Tuesday, December 10, 2013

Nostalgia: The Christmas Addiction

Image via Kris De Curtis
by Charity Erickson

When I was in my early teens, I spent many December evenings lying on the floor with my head beneath our fake Christmas tree, looking up through the papery-plastic branches at the colored lights we’d woven through the ever-ever-evergreen. (My parents have had the same tree for twenty years now; it’s still going strong.) I was trying to recapture a feeling—a memory of an experience that seemed so specific and real—of transcendent wonder that I felt at some singular moment in early childhood, while lying under the Christmas tree.

Now that I know a little more about the inner-workings of nostalgia, I know that the original experience which I was trying to re-create probably never really happened. Nostalgia is funny like that. It is a feeling based on idealized memory; it is a trick of the brain in which past events are recalled as we wish they had occurred. There is a mournful aspect to nostalgia, and I don’t think it’s just because it involves longing for a time that is past and cannot be revisited; I think the gentle sadness that accompanies nostalgia has also to do with a subconscious awareness that our most beautiful memories are of things that never really happened, at least, not the way we remember them.

Image via Royce Bair
It seems to me that nostalgia is never more active than during the holiday season. We have a collective belief that this time of year should be special, sentimental, perfect. It makes sense, then, that our subconscious would be devoted to repairing our lackluster or outright negative holiday memories. That our brains manufacture holiday nostalgia evidences, perhaps, a psychic need to affirm the societal construct – the goodness and specialness of the holidays.

It is fascinating that nostalgia’s richer, more intense German cousin sehnsucht includes “addiction” as part of its meaning; it speaks to a yearning so powerful that it has to be filled with something, even if that something is just a place-holder. And I can’t help but wonder if the ever-inflating consumption and consumerism that takes place during the winter months have less to do with pure greed and gluttony and more to do with satisfying our desperate need to believe that transcendent moments of pure joy and wonder are able to be orchestrated or contrived—and our deep sadness at knowing they are not. It’s the sehnsucht of Christmas that pushes us to buy, to decorate, to stress out about traditions. It’s all about chasing that beautiful moment.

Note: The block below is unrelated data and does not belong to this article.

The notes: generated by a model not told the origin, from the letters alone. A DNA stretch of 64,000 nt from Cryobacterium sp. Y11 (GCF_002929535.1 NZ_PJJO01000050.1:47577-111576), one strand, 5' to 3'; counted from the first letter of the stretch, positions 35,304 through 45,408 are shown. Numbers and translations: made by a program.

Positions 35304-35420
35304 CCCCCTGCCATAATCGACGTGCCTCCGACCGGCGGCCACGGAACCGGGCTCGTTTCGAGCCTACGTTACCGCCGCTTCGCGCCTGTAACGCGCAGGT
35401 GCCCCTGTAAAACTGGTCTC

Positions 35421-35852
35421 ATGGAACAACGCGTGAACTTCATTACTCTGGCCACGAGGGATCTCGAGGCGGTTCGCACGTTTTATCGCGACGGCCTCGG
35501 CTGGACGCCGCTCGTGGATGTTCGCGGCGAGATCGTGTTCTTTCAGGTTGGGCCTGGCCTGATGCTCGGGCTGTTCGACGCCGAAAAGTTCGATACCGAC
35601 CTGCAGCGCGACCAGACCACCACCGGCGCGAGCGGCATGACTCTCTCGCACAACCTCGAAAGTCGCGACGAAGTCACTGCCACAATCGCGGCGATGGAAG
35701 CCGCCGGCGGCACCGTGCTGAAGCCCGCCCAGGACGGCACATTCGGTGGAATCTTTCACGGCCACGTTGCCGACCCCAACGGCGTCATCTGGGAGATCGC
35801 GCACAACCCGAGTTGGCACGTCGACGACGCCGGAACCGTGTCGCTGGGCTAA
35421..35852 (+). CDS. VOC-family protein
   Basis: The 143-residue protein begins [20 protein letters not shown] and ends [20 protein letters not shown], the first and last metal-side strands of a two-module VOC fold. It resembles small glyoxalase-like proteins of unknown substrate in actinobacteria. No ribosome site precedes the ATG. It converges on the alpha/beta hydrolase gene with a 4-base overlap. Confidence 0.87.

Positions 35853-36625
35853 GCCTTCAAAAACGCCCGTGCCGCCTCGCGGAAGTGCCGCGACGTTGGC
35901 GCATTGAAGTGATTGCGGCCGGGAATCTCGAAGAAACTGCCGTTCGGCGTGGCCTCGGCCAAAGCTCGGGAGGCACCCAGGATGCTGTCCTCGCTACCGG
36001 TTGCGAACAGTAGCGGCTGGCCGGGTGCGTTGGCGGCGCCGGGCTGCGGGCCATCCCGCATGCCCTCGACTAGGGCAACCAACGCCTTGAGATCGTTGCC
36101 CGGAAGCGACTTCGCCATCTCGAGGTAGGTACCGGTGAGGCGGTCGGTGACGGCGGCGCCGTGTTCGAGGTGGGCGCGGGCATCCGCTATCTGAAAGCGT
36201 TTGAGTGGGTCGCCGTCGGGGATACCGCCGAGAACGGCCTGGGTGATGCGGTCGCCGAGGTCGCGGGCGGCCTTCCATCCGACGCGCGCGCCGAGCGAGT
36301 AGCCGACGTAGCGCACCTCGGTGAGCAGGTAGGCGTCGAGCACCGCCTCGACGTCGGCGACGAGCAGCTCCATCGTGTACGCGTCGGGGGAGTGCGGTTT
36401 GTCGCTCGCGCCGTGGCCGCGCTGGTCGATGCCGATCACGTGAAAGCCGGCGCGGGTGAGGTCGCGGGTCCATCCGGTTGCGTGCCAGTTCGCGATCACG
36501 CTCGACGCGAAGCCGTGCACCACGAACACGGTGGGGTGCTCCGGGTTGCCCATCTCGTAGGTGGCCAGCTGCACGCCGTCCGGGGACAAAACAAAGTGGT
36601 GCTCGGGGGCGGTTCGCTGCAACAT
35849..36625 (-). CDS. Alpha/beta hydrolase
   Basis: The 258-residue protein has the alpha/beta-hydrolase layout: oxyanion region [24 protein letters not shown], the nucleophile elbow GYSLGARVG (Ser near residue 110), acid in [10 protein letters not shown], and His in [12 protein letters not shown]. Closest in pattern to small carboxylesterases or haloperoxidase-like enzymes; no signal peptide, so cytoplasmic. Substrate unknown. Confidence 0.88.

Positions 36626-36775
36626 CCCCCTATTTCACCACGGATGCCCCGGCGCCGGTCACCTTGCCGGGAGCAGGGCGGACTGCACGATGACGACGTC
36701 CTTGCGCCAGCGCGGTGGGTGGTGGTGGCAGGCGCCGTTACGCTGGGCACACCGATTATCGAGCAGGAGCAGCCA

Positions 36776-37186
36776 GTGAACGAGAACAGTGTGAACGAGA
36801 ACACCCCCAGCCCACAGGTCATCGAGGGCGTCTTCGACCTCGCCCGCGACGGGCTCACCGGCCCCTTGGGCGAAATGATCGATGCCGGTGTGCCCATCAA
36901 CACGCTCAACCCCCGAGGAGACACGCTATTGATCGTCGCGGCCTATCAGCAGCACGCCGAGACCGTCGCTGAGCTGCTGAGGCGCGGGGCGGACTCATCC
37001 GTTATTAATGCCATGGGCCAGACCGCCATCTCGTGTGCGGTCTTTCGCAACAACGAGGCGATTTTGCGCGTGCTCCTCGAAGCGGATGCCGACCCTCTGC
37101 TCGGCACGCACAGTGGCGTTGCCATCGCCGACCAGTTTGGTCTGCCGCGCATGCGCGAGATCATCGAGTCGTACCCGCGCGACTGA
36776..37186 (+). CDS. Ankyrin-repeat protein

Image via Jack Fussell
The fact that we have to go to other languages to find words to capture the full essence of this longing (the Japanese have a similar concept, called mono no aware) shows how uncomfortable our culture is with simply feeling these feelings. We feel like we need to fix the feelings—we need to indulge our nostalgia, to chase it and change the past—but perhaps when we do this, we miss out on the beauty of the feelings themselves. Longing is so close to hope; and in that wishful desire for the beauty of the holidays to take over and bring us to that transcendent place of wonder and joy—in that simple hope—there is something worth celebrating, even with quiet tears while lying under the Christmas tree. 

Charity Erickson and her husband live and work together in the north woods of Minnesota. Check out her blog for more of her writing and follow her on Twitter @CharityJill.
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